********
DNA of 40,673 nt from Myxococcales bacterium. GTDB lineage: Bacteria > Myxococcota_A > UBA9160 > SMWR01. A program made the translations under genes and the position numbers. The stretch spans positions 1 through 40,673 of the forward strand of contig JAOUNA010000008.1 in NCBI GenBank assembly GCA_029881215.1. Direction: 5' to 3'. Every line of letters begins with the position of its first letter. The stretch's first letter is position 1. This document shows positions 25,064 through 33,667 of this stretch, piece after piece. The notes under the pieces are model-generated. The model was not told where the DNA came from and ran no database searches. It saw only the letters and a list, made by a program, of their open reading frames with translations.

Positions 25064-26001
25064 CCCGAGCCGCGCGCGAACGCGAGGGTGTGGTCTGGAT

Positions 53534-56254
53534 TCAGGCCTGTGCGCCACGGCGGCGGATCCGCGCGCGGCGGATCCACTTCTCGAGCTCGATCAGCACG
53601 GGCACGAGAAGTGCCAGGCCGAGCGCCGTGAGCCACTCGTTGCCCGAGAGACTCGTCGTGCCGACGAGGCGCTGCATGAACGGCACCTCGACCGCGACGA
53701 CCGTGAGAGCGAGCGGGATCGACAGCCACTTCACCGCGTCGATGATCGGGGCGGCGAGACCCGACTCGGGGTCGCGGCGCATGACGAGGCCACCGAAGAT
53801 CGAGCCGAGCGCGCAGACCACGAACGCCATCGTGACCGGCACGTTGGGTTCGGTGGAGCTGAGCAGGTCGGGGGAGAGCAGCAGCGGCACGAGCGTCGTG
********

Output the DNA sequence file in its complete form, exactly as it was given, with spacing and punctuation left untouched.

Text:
DNA of 40,673 nt from Myxococcales bacterium. GTDB lineage: Bacteria > Myxococcota_A > UBA9160 > SMWR01. A program made the translations under genes and the position numbers. The stretch spans positions 1 through 40,673 of the forward strand of contig JAOUNA010000008.1 in NCBI GenBank assembly GCA_029881215.1. Direction: 5' to 3'. Every line of letters begins with the position of its first letter. The stretch's first letter is position 1. This document shows positions 25,064 through 33,667 of this stretch, piece after piece. The notes under the pieces are model-generated. The model was not told where the DNA came from and ran no database searches. It saw only the letters and a list, made by a program, of their open reading frames with translations.

Positions 25064-26001
25064 CCCGAGCCGCGCGCGAACGCGAGGGTGTGGTCTGGAT

Positions 53534-56254
53534 TCAGGCCTGTGCGCCACGGCGGCGGATCCGCGCGCGGCGGATCCACTTCTCGAGCTCGATCAGCACG
53601 GGCACGAGAAGTGCCAGGCCGAGCGCCGTGAGCCACTCGTTGCCCGAGAGACTCGTCGTGCCGACGAGGCGCTGCATGAACGGCACCTCGACCGCGACGA
53701 CCGTGAGAGCGAGCGGGATCGACAGCCACTTCACCGCGTCGATGATCGGGGCGGCGAGACCCGACTCGGGGTCGCGGCGCATGACGAGGCCACCGAAGAT
53801 CGAGCCGAGCGCGCAGACCACGAACGCCATCGTGACCGGCACGTTGGGTTCGGTGGAGCTGAGCAGGTCGGGGGAGAGCAGCAGCGGCACGAGCGTCGTG